Companion Planting With Grapes
Home-grown grape plants not only produce fruit, but give shade and color to yards. According to the Ohio State University Extension, one mature and established grapevine can produce around 20 pounds of grapes per year and grow for up to 40 years. Since grapes are not self-pollinating and need the assistance of bees or other insects, companion plants are beneficial to their growing success.
Companion planting provides benefits to surrounding plants. Gardeners can discourage predatory insects, attract bees for pollination and improve soil quality with companion plants for grapes. For example, place coriander and borage several feet from grape vines to attract bees to the yard to pollinate grape vines.
Place companion plants between grape vines and in the surrounding area. They should be close enough to the grapes to provide benefits, without overcrowding the plants. For example, place Geranium or Rue plant varieties between grape vines, and at the ends of rows to deter Japanese beetles.
- Home-grown grape plants not only produce fruit, but give shade and color to yards.
- Since grapes are not self-pollinating and need the assistance of bees or other insects, companion plants are beneficial to their growing success.
Use companion plants to add nutrients to the soil for grape vine growing. These will encourage stronger vines that yield larger grape crops. For example, borage adds calcium and potassium to the soil. Clover is another companion plant that increases the soil quality and attracts bees when grown near grape vines.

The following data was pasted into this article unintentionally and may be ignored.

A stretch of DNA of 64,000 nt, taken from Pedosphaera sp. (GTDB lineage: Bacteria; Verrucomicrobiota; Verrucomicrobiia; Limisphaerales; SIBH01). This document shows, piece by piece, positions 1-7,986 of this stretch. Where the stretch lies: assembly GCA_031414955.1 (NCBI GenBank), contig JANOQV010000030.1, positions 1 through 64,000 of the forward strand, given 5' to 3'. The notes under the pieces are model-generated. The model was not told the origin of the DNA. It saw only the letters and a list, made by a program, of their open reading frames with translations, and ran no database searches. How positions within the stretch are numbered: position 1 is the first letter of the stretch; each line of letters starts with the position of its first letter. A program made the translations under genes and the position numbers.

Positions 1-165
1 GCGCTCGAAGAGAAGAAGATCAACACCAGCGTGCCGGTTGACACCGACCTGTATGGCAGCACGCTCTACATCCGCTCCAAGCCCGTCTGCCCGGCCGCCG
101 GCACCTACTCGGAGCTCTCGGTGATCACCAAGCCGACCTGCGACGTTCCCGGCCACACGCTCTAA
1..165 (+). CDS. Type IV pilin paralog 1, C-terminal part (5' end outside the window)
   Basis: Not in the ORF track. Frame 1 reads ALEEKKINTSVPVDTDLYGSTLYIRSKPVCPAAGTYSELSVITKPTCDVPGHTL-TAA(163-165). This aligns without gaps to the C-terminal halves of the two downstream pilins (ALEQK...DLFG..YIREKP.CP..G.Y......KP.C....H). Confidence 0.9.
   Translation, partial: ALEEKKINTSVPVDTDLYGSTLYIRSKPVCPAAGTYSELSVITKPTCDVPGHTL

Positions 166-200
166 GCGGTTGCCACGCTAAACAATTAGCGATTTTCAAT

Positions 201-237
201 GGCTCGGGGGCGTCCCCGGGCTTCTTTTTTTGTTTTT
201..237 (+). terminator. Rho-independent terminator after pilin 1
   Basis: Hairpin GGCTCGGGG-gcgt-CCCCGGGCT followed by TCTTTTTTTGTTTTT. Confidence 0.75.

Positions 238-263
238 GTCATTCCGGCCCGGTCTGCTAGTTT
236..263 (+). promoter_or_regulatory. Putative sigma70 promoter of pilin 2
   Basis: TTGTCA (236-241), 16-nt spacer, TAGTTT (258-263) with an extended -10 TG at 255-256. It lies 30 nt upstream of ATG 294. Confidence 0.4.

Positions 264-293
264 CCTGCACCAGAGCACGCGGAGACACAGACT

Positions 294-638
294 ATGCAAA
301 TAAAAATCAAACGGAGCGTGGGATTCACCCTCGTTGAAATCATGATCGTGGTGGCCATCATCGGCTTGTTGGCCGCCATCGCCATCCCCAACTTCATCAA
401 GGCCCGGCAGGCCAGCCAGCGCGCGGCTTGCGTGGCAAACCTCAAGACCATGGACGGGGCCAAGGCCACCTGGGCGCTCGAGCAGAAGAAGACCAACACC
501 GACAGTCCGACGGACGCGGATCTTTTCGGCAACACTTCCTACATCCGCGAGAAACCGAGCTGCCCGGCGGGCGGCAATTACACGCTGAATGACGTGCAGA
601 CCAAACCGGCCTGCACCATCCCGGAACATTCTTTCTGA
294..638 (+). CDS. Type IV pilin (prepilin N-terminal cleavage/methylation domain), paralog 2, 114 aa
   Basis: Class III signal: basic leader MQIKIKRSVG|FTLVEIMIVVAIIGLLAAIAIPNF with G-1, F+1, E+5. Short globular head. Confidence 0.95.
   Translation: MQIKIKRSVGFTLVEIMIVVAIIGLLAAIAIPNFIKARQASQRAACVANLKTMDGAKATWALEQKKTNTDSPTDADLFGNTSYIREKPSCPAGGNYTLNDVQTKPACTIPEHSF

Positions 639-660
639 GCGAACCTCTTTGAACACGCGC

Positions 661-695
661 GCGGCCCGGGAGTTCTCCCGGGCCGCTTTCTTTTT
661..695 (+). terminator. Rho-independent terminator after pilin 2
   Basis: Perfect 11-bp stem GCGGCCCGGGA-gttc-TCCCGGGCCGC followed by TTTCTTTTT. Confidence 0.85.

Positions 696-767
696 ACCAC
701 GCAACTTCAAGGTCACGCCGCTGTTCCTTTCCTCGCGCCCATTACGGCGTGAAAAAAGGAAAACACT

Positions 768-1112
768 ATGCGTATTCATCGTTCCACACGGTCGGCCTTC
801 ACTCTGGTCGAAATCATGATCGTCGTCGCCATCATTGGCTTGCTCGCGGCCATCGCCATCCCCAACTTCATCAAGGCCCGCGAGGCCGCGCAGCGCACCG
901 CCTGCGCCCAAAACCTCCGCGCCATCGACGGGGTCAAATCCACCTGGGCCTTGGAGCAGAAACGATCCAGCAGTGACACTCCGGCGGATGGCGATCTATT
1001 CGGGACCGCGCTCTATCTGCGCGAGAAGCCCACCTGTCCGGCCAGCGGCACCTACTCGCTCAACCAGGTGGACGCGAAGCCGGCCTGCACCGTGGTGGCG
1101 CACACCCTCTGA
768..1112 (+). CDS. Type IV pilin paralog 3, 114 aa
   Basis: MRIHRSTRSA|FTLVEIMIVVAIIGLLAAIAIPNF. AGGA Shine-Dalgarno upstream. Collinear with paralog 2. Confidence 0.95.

Aphids and beetles are common pests for grape vines. Companion plants deter these pests from overtaking an orchard. Planting chives and nasturtiums discourages aphids. Mustard plants are notorious for trapping predatory insects. Plant mustard plants at the start of the growing season and remove from the area once immature grapes start forming.
- Use companion plants to add nutrients to the soil for grape vine growing.
Use a combination of several companion plants with grape vines for the most benefit. Vines grow stronger and faster while yielding larger crop volumes. Growers spend less time managing and maintaining grape vines while the companion plants do the work for them. Grape growers can use companion plants for other purposes as well. For example, use chives for seasoning foods or add nasturtium blooms to salad dishes. Cut geraniums for floating flower arrangements or clean mustard plants to enjoy mustard green recipes.
Daniel Smith graduated from technical school in 1993 and has been writing since 2005. His has written numerous articles for the instructional website called eHow in areas including gardening, home improvement, celebrating special events and health-related topics.